Presentation Authors: Daniela Kaefer*, Paul Sutcliffe, Shaelyn Cavanaugh, Joseph Jacob, Elizabeth Ferry, Syracuse, NY
Introduction: While penile cancer is a rare disease in the United States, survival rates are strongly related to stage at diagnosis. Understanding the stage-incidence of this disease is central in understanding its impact on the US population. This study aims to assess the stage-incidence of penile cancer both before (2004-2009) and after (2014-2015) implementation of Medicaid insurance expansion through the Affordable Care Act (ACA), as well as the risk factors for penile cancer by stage at diagnosis.
Methods: The National Cancer Data Base (NCDB) was queried and patients with penile cancer from 2004-9 and 2014-15 were categorized by low (0-I) or high stage (II-IV). Disease incidence rates during the pre- and post-expansion years were calculated and multivariate analysis was used to assess odds ratios for these categories. Risk factor covariance was then assessed through chi-square analyses. Variables with a p-value < 0.01 were considered statistically significant.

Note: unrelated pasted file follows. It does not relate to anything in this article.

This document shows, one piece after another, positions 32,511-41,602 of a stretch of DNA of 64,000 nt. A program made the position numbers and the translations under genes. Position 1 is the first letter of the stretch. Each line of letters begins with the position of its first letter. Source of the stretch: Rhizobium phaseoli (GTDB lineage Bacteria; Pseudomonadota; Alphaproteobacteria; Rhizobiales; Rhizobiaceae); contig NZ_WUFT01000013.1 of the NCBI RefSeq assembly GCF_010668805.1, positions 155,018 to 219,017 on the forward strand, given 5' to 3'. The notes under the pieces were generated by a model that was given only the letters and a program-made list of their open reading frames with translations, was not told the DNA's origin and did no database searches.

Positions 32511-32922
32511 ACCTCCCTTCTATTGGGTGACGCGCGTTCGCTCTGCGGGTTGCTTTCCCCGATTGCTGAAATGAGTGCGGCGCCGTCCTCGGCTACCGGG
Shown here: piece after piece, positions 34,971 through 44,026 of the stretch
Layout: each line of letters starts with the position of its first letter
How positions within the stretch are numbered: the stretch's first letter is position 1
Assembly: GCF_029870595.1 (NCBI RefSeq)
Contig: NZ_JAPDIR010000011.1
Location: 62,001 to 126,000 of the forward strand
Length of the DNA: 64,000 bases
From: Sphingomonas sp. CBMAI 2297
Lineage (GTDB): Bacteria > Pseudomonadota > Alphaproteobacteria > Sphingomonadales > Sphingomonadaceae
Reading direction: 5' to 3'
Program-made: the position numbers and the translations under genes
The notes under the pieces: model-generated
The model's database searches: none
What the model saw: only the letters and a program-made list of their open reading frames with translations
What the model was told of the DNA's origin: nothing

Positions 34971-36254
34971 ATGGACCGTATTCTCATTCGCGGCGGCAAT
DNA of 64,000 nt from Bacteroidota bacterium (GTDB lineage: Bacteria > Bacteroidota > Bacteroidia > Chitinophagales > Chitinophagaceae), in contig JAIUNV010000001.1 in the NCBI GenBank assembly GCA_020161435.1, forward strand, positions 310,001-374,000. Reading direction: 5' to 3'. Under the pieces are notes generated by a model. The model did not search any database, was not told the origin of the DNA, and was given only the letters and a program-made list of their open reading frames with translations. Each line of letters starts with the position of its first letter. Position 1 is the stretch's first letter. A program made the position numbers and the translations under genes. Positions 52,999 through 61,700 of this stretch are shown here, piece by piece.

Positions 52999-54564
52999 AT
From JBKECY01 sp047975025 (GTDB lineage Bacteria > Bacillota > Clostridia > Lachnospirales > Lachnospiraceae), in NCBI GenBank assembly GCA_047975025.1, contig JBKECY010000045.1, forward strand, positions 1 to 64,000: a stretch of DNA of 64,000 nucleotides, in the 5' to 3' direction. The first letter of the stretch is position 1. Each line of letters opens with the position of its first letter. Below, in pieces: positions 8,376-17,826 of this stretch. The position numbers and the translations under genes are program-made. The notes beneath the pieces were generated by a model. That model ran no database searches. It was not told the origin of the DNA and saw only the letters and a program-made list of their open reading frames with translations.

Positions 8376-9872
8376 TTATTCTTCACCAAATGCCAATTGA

Results: Of the 6769 men with penile cancer included in our study, 40.1% were found to have had higher stage disease. Patients diagnosed with higher stage disease were more likely to be uninsured, be black, be of Hispanic ethnicity, and be older than low stage patients. Lower stage patients were more likely to live in areas with higher educational attainment and higher median income. After adjusting for age, payer, race, ethnicity, population income, population education, and Charlson/Deyo score, patients diagnosed after the Medicaid expansion showed a statistically significant elevated risk of higher stage disease (OR=1.445 95%CI (1.229-1.608) p < 0.001) compared to patients diagnosed in 2004-2009.
Conclusions: There was a significant increase in higher stage penile cancer cases diagnosed after Medicaid expansion, and minority groups were represented in greater proportions in the higher stage group. Further studies are needed to understand the underlying causes and whether these findings will persist as insurance access improves.